Phil Collins’ Confession About The Worst Period Of His Life

Phil Collins has had so much to endure throughout his life. In 2000, the musician developed a sudden hearing loss in his left ear after a recording session. Although his doctors told him there was nothing they could do to help, Collins recovered most of his hearing two years later. As it turned out, the hearing loss was due to a viral infection, so it went away after treatment. Unfortunately, there were more things to come.

On the 2007 Genesis tour, Collins had an issue with his upper neck while drumming. He had surgery to correct this in April 2009. However, it affected his fingers, and he couldn’t grip drumsticks unless he taped them to his hands. Such unfortunate news is tough to acknowledge for a musician, so Collins struggled with severe depression. Sadly, he still had many health issues to struggle with.

Collins was unable to play drums due to an undiagnosed nerve issue in 2014. Two years later, he was still unable to play the drums with his left hand. In June 2017, the musician slipped in his hotel room due to his foot drop and hurt himself. Currently, he has difficulty walking, and he performs on stage while sitting in a chair. In light of all of these, it isn’t surprising that Collins dealt with many mental health issues. In 2011, the musician admitted he even thought about suicide.

What Did Phil Collins Say About Contemplating Suicide?

On November 7, 2006, Phil Collins reunited with Tony Banks and Mark Rutherford for their reunion tour dubbed Turn It On Again Tour. The tour took place in 2007 and saw Collins’ return after his departure in 1996. In October 2009, Collins decided to record a Motown covers album titled ‘Going Back.’ The album was released on September 13, 2010, and Collins managed to play the drums on its tracks.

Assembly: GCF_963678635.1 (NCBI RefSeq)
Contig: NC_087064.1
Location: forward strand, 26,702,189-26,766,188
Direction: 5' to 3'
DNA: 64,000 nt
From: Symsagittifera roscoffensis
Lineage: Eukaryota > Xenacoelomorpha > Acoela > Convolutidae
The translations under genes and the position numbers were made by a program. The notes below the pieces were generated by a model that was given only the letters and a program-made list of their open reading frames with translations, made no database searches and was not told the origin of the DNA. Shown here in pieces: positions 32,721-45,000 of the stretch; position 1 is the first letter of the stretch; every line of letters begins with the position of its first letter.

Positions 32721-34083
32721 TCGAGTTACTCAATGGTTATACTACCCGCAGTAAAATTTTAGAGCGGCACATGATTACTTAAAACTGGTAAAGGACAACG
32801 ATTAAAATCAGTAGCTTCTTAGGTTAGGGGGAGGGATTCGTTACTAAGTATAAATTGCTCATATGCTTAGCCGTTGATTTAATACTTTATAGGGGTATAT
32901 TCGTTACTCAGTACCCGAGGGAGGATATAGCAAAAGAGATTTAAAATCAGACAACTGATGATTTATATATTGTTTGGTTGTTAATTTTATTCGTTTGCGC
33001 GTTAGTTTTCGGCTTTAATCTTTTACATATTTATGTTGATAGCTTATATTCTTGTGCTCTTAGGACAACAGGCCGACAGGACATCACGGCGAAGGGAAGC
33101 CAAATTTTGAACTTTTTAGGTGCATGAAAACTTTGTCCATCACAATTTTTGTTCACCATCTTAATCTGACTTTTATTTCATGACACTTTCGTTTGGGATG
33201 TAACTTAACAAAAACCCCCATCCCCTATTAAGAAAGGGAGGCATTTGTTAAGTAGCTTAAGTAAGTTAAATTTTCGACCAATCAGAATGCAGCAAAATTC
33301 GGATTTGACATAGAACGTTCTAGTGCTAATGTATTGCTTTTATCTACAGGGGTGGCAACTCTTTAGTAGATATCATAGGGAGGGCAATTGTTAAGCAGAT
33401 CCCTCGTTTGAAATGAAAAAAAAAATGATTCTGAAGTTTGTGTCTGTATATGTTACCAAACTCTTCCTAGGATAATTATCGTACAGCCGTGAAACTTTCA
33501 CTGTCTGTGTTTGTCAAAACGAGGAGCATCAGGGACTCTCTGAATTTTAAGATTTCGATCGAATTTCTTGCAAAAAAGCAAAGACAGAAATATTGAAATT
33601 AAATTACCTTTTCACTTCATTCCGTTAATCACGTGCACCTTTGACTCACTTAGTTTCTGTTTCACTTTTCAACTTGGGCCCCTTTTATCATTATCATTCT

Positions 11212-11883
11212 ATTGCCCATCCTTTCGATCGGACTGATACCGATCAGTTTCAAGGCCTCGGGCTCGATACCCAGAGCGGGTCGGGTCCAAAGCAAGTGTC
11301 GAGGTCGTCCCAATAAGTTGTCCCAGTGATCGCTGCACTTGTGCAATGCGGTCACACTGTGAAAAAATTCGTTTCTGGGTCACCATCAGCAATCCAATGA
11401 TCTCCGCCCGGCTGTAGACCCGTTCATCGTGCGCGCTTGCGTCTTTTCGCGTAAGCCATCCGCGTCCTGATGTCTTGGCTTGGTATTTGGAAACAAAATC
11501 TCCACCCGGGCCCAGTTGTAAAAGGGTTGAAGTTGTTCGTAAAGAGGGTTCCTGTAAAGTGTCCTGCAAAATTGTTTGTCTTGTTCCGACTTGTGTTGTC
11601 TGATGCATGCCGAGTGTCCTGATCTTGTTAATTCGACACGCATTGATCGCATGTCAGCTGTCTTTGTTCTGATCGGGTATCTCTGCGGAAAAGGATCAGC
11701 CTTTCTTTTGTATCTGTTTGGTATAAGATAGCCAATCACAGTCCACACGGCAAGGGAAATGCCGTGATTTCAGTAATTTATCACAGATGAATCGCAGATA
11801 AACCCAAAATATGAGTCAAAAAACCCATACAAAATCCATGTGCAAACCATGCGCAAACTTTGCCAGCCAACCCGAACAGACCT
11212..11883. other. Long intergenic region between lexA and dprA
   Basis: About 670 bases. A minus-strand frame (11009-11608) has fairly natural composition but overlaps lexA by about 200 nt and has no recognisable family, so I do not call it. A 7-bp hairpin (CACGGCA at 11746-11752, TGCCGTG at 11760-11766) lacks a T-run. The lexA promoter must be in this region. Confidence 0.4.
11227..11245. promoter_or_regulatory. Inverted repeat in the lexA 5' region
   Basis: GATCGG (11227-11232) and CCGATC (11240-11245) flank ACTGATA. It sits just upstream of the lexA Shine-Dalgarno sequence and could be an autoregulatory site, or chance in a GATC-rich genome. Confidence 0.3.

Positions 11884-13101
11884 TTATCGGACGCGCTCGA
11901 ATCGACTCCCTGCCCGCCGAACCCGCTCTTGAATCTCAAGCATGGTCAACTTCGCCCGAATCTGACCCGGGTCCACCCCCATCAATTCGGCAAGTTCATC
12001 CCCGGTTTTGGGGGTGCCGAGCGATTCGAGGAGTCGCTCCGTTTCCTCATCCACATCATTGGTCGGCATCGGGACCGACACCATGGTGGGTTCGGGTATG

In the summer of 2010, Collins played his music from ‘Going Back’ for six concerts. However, on March 4, 2011, he announced he would take some time off from his career due to health issues. After several rumors about his retirement, Collins confirmed he would retire to focus on his family. At that time, the musician was struggling with severe mental health issues. Speaking to Rolling Stone in 2011, Colling stated he had had enough.

In the interview, the Genesis icon revealed that he had suicidal thoughts, but he would do something that didn’t hurt to take his life, such as overdosing. However, he added that he wouldn’t consider doing this for the sake of his children. According to Collins, he got tired of carrying issues on his back, such as his three failed marriages and kids growing up without him. Moreover, he was also tired of what the press wrote about his personal life.

Here is what Phil Collins told Rolling Stone in the interview:

“Anyway, I’ve had enough of being me. Not to the point— I have had suicidal thoughts. I wouldn’t blow my head off. I’d overdose or do something that didn’t hurt. But I wouldn’t do that to the children. A comedian who committed suicide in the Sixties left a note saying, ‘Too many things went wrong too often.’ I often think about that.”

He then continued:

“Everything has added up to a load that I’m getting tired of carrying. It’s got so complicated. It’s the three failed marriages and having kids that grew up without me, and it’s the personal criticism, of being Mr. Nice Guy, or of divorcing my wife by fax, all that stuff, the journalism, some of which I find insulting.

I wouldn’t say I have suicidal tendencies over my career or bad press. They’re just another chink in the wall. It’s cumulative. You can say, ‘Grow up, man, everybody gets criticism.’ I know that. And I’ve philosophically adjusted to it. But does that make it any more pleasurable? No.”

As it seems, having so much burden to carry was so challenging for Phil Collins that he even contemplated suicide. However, Collins ended up coping with much more in the following years. Despite his illnesses, the musician continued to perform on stage, sitting on a chair. He also wrote an autobiography in 2016 with a somewhat meaningful title: ‘Not Dead Yet.’